Friday, September 24, 2010

Changing of the Guards

Look closely, Raph is in the laundry basket cage and Colin's
shirt is on backwards and there is a pullup on the floor
and a breast pump part and other random scattered crap. Sigh.

When your kids make you crazy because of a certain phase they are in for a looooong ass time you must often repeat, "This too shall pass". Unfortunately, though, if you have more than A child then "this too shall pass" right on to the next child in line. Damn. Maturity is a miraculous thing. Sometimes it sneaks up on you and other times its like a switch is flipped and *poof* your child has matured into normalcy!

Raph has always been fairly easy to manage and discipline. Certainly he is not perfect but the good days to bad days ratio is pretty favorable. He did go through that phase of about 2-3 years where he could not make it through Mass without some sort of forcible extraction and muttered threats in his little ears. But, by then we had Colin who was turning one and the gig was up. Raph sat in his seat with me and Mike took Colin to the back. Guess who's next!? **Ding ding ding** Heidi's turn! Since they are 6 months closer in age than Colin and Raph were there was more over lap. This of course meant that Raph would fidget in his seat and nearly have a panic attack because he would be left in the pew by himself. Now, for the most part, Colin is well behaved enough to make it through a service. Heidi sometimes doesn't make it through the opening prayer. After years of standing in the back with Colin Mike told me, "You get Heidi". Fair enough, for the next 2-3 years you will see me in the foyer of our church.

Its not just church though. I know its hard for kids...sometimes its hard for me too. Yesterday I was at the grocery store with Heidi and Colin. Last fall Colin would reduce me to tears in the parking lot because he was just. so. bad. in the grocery store. Well, things have changed. I had the two of them in the shopping cart that looks like a rocket. They are up high with their own steering wheels. Heidi has long sense mastered the art of Houdini-ing her way out of the straps of a shopping cart but this time she nearly took a header off the top of the cart. She had crawled out of the rocket and onto the ledge where you push the cart. She was making her way down (4 ft drop) the side of the cart when I caught her. My hands were full off food and she landed on top of my selections. I had to put her down on the floor while I gathered the things I dropped and put them in the cart. Meanwhile she took off at a full sprint squealing and laughing down the liquor aisle. I had to chase after her so she didn't break bottles of whiskey and tequila. A couple was looking in the beer cooler when the man said, "Yeah! This is my favorite aisle too!" I prefer jokes to smug glares from other shoppers. Or worse yet "helpful" suggestions implicating me as a pitiful excuse for a mom. They can take those comments and shove it.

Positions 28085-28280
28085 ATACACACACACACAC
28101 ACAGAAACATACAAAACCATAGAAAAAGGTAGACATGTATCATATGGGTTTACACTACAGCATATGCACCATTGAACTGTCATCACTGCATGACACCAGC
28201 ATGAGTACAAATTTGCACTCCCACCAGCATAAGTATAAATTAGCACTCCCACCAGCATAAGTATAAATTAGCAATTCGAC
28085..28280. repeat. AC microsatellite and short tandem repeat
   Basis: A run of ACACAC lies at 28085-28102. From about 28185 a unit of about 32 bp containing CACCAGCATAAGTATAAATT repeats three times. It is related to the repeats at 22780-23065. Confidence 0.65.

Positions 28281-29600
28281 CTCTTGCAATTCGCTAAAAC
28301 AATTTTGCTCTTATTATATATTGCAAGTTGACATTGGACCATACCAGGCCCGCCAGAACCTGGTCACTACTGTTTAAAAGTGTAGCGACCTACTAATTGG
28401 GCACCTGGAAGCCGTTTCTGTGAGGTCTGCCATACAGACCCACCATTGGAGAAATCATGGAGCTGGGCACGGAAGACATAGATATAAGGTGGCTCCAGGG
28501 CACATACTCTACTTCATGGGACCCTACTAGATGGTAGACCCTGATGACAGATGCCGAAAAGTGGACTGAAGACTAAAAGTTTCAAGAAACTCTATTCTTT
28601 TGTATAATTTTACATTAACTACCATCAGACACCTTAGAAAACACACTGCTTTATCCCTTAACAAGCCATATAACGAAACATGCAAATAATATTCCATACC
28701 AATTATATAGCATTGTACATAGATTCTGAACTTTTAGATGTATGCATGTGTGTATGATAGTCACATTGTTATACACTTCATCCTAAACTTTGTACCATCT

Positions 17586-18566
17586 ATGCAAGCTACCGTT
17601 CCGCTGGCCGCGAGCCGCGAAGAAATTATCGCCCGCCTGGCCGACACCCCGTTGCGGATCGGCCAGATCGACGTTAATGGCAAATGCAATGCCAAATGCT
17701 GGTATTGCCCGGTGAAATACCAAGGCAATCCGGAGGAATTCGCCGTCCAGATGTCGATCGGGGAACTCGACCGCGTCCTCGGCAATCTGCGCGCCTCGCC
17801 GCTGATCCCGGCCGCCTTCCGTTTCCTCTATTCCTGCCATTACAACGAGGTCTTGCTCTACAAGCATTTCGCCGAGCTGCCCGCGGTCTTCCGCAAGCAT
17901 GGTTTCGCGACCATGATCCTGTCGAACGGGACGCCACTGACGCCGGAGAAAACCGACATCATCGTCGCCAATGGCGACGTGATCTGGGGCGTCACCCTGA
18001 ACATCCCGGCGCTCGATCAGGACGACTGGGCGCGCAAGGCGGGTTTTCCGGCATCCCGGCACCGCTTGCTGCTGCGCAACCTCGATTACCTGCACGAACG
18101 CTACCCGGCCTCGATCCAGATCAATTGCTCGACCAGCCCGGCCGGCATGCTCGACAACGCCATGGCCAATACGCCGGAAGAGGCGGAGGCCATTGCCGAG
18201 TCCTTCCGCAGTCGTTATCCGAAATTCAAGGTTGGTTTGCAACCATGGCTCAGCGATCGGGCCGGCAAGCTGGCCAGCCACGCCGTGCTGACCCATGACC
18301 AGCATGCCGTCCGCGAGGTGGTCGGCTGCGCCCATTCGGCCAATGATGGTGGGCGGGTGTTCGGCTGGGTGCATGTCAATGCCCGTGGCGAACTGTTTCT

I put Heidi into the food part of the cart for the remainder of the trip. She used the food as a step stool and attempted to climb out of the cart. Then scream when she couldn't make it out and fell on top of the food. And merrily throw things out onto the floor. ::palm to forehead:: What was Colin doing you might ask? Happily talking to me about his fuzzy drink and yogurt and whatever else popped into his head. All punctuated by exclamations of, "NO HI-EEE! NO!" By the time we got to the check out I looked like one of those crazed moms from commercials with goldfish in her hair, mismatched shoes looking for a drink. Heidi had thrown papers out of my bag onto the floor countless times. Food items onto the floor. The entire contents of my bag were dumped into the floor area of the rocket ship and I had some smashed boxes of food. Hey, at least this time she didn't throw yogurt cups onto the floor having the contents splash out onto the sushi counter...that was last week.

Tuesday, September 14, 2010

Who-pons 101